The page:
Building distributed teams are crucial to scaling an organization. It provides a greater pool of talent and can significantly reduce costs. What’s more, “remote-friendly” and “remote first” are fast becoming the standard operating model for tech companies. If an organization is not “remote first” it is much more difficult for it to attract top talent and keep them happy.

However, for remote teams to yield desired results, several factors need to be considered:

  • Communications
  • Documentation
  • Onboarding
  • Culture

Team Communication

In an in-office setting, communication is organic and easy. We can convey information to one another on an ad-hoc basis. This is inefficient…

Decision trees provide a systematic way of looking at a problem you need to solve. It provides a step-by-step method for breaking down big problems into smaller, more manageable ones while allowing you to prioritize the problems and providing clear “decision gates” at each step.

There are two basic kinds of decision trees:

  1. Problem trees — created by answering “Why?”
  2. Solution trees — created by answering “How?”

How to create a decision tree

Problem tree

A decision tree should cover the whole problem from a high level. Here are a few basic principles to keep in mind

  1. Start breaking down the problem into separate categories/branches.
  2. Use the MECE…

I’m not unique in my desire to try all the new toys :) I read Product Hunt daily and try to check out anything that has to do with product/eng. I mean, after all, we’re product people, so naturally we want to check out the cool stuff people are building, right?

A few years ago, after many failed attempts to make various “product management” tools work for me, I gave up and went back to google docs and spreadsheets, which wasn’t ideal. People would break formulas or mess up the formatting (formatting is a huge pet peeve of mine). Each…

Start with defining the market, not the product

When ideating new product ideas or potential strategic pivots, there are several ways to assess product-market fit. The approach often taken involves first defining the product and then assessing its market potential. The steps that are taken usually look something like this:

  1. Define the product hypothesis
  2. Identify the feature set
  3. Build the product
  4. Release the product
  5. Pray

There are several problems with this approach. In fact, it is ass backward. …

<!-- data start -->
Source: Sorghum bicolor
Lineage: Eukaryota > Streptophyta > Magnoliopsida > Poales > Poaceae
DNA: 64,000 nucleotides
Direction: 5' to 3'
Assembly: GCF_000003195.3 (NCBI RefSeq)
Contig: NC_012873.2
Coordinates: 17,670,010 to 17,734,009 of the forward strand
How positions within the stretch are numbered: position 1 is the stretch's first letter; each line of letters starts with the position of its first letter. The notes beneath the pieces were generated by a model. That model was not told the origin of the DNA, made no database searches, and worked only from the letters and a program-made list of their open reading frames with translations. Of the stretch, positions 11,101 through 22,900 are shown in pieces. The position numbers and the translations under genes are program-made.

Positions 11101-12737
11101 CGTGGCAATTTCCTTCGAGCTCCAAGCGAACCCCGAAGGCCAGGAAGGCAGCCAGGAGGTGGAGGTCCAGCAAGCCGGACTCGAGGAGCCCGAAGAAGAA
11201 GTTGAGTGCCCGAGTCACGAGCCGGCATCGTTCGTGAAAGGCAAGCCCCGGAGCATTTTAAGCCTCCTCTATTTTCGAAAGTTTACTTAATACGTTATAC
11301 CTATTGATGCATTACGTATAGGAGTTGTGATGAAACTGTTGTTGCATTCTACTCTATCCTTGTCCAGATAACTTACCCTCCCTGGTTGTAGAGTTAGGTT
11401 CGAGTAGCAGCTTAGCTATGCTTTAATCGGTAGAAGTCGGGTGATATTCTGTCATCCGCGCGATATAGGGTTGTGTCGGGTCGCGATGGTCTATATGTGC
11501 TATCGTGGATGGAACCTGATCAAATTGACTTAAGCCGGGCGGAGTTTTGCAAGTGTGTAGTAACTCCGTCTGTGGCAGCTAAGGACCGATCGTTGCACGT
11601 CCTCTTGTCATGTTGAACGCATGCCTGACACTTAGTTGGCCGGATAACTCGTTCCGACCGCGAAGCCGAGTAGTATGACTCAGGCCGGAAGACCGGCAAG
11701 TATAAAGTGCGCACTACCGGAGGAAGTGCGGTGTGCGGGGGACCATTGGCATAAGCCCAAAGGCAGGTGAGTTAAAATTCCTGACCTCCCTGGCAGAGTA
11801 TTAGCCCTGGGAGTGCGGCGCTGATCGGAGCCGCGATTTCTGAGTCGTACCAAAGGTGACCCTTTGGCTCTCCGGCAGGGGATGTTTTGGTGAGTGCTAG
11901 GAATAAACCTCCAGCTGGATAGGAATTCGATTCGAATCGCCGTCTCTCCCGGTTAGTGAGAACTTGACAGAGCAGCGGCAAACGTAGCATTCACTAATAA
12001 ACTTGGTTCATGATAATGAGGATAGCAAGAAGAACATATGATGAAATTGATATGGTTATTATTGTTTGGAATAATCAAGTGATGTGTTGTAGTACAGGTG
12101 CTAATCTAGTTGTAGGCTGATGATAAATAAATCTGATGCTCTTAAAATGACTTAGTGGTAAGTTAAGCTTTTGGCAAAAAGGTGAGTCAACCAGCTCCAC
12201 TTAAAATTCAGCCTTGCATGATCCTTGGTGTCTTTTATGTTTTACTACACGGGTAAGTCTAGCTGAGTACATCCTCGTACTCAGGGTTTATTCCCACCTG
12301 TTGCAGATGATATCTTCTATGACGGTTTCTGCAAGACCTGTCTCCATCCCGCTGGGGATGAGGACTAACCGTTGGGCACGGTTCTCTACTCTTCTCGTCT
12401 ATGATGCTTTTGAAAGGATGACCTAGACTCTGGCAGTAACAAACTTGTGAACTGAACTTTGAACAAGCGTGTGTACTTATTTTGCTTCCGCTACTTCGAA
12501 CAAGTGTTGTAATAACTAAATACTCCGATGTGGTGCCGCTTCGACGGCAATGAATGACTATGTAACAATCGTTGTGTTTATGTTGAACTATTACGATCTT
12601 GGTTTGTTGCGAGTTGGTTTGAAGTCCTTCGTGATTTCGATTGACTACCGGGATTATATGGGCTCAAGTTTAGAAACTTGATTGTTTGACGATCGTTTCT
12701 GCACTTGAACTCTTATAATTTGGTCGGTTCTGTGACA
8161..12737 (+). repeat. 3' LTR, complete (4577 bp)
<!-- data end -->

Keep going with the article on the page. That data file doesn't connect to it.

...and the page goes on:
It doesn’t matter if your solution is targeted to large enterprises or small businesses, today’s user wants to kick the tires. They want to try before they buy and they don’t want to deal with a salesperson. That’s a pretty provocative statement, and I’ve likely pissed off a bunch of talented salespeople. But hear me out.

Backed in the early 2000s one of the best sales leaders I’ve ever worked with told me, “once our platform is easy enough to self onboard users, you won’t need me or a support team anymore.” That statement has stuck with me ever since…

In Agile Scrum methodology, an “Epic” is used to describe a feature that is too large in scope to be defined by a single user story. An Epic is a related group of Stories that comprise a product feature. In my experience, this defines most major features. Unless it’s a quick fix or bug, seldom are features comprised of a single user story. Epics are usually articulated by a one line description, and this is where the problem lies. Here is an example of an Epic and its children stories:

Epic 01: Provide ordering and priority options to user to…

Of all the many aspects of product design, User Experience (UX) seems to engender the most confusion in those who don’t understand the iterative and multi-faceted nature of the discipline or appreciate its value. While many great books have been written about User Experience Design, the following are some foundational tenets to address the most common areas of confusion:

UX is iterative

User experience is an iterative process of refinement until a level of acceptable quality is reached — meaning that success criteria has been met, as measured by objective user data.

Design opinions are signals, not deciding factors

People are highly opinionated about design. This is why the notion…

Start with your business model, go-to-market and user adoption strategies

“Most every innovation — disruptive or not — begins life as a small-scale experiment. Disrupters tend to focus on getting the business model, rather than merely the product, just right. When they succeed, their movement from the fringe to the mainstream erodes first the incumbents’ market share and then their profitability. This process can take time… complete substitution, if it comes at all, may take decades, because the incremental profit from staying with the old model for one more year trumps proposals to write off the assets in one stroke.”

Replacing the modernist ethos of “good design for all” with “from all, good design,” designers in the late 1960s and early 1970s sought to understand what people — or users — most want and need. The writing of design theorist Christopher Alexander was particularly influential for those interested in taking a human-centric approach, learning from the behaviors of users, and involving them directly in the design process.

“Design Thinking,” a popular offshoot of user-centered design, was first established by California design agency IDEO, famous for their contributions to many early Apple products, including the iMac and iPod. …

Gannon Hall

Product Strategy & Operations; ex-Google, ex-Shopify

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